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Function of swage blocks vs jigs


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A jig is a tool to accomplish a repeated task.  They can be simple to complex, depending on the task at hand.

A swage block is a tool that has a variety of inside shapes that can be used when needed.  They usually consist of different size half circles, V's, half hex, and square or round holes through the body.  Each can be used as needed.  Other swage blocks have dimples, half cones, shovel impressions, etc.  The swage block can be used as an upsetting block for the end of a piece of metal.

Many times the swage block will sit on the shop floor as a door stop or as a hard stop for a pinkie toe, until it is needed for metal working.  Then it is moved to a working height and is used for hot metal.

Swage blocks are most often HEAVY so they can take a beating.    The blocks range in weight from a few pounds to a couple hundred pounds or more.  Just tipping over 90* can cause serious damage to body parts.  The blocks are known for finding pinch points when they are moved or repositioned.  They demand respect and attention so you do not get hurt.

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Swage blocks are bottom dies more than a typical jig. I inherited one that was destined for the scrappers IF I picked it up within the next 30 minutes. :o I was ON THE ROAD!

Anyway, I almost never use it though it's close by. I built a stand for it from old guardrail posts screwed together vertically. The four tall ones hold it at a comfortable working height when laying flat, the lower two posts hole it at my preferred hammering height on edge. I use my yard sale score $2 pinch bar to lift it and turn it. Man I LOVE yard sales! See the pic below for my swage block and stand. As you can see I often use it to hold my various bottom tools it lets me use them in combinations, say: fuller and butcher. In the pic it looks like I was using a swage with a hold fast.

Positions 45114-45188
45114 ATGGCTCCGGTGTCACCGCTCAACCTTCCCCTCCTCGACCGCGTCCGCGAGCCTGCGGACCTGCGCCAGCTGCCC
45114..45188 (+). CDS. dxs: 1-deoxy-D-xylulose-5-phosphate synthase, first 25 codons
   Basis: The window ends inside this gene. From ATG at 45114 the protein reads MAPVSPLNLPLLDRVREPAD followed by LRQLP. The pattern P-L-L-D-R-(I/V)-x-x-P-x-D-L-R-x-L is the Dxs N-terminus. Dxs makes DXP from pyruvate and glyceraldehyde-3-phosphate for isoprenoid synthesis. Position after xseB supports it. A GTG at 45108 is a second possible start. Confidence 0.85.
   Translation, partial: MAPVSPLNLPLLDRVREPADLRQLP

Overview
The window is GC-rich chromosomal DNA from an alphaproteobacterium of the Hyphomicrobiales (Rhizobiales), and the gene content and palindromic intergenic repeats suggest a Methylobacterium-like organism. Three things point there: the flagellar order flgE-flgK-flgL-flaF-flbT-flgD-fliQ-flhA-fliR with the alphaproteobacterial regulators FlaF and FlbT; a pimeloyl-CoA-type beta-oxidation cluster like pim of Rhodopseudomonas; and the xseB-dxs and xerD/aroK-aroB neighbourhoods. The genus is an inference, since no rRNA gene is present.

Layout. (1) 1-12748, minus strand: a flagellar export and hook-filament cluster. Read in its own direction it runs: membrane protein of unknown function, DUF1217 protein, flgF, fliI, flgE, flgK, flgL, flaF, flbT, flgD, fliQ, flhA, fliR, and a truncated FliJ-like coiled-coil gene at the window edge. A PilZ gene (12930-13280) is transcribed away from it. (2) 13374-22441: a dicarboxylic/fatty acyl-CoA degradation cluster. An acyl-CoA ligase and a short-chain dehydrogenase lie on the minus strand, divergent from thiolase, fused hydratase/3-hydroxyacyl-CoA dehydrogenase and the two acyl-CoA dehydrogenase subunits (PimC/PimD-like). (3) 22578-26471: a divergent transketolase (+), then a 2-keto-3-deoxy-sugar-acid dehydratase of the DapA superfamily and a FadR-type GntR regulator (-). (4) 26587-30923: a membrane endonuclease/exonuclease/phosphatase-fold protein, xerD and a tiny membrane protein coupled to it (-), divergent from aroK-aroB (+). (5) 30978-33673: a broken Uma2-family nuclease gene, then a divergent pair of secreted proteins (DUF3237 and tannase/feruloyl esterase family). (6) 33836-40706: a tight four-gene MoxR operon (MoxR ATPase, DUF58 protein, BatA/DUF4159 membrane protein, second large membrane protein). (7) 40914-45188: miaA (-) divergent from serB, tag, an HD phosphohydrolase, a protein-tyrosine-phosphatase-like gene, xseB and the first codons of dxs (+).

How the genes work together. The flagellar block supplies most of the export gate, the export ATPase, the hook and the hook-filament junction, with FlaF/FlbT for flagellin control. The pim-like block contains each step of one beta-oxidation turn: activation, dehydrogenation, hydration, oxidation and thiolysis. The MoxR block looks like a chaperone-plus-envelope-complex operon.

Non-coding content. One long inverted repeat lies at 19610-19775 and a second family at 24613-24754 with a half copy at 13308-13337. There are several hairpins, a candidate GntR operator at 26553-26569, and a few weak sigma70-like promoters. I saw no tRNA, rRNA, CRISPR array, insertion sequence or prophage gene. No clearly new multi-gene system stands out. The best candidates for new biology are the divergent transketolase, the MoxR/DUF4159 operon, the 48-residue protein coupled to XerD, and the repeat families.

Frosty The Lucky.

1624504678_Swageblockandlegvise.jpg.766e34bb89a98ab3aa7b766d8a1a40e9.jpg

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Frosty i was looking at that one and i was going to ask you for a top down view. Sounds like you guys down use them often. But it also seems like something i should have around.

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You'd like ME to lift that heavy HEAVY piece of cast iron off the stand to take a pic for you . . . ? Gasp. . . choke . . hack hack gasp. .

Sorry, I had to catch  my breath and my eyes were so teared up from laughing I couldn't see to type for a while there. The timbers are standard guard rail posts pulled when the state was changing for a galvanized post system so I brought a few home. IIRC they're 6" x 8". I stacked and drilled through them and bolted them together without glue. I started the hole with a spade bit to fit the washer on each end and used the long bit I borrowed from work for the through holes. They're bolted together with guardrail bolts we'd removed. The galvy guardrail post system used different bolts so most of us took a coffee can worth home rather than toss them. 

Were I doing it again without the sudden bounty of posts I enjoyed then I'd maybe take a chainsaw to a spruce log or weld one up. I like the step so would maybe try a steel version but expect this one to last whoever wins it at my estate sale for the rest of his/er life. 

I've never weighed that block but it was all two of us could lift and carry. In the shop I have a Garage sale engine hoist (have I mentioned I LOVE garage/yard/etc. sales?) and concrete floors. EZ PZ. :) IIRC it's 18" square and better than 4" thick. A pretty typical Lancaster pattern swage block, cast in Alaska Railroad, shop foundries as student journeyman projects. They were given to highway maintenance camps in the road commission days so every state road maintenance shop has one or more under a bench and a 250 Fisher anvil on a cast iron Fisher stand. 

I tried for years but couldn't talk them out of the anvil even though nobody used it in the 30 years I worked for the state out of the Anchorage camp. They gave me the swage block or it was going to the scrapper. It's been 15 years since I retired and that beautiful anvil is still collecting dust. <sigh>

Frosty The Lucky.

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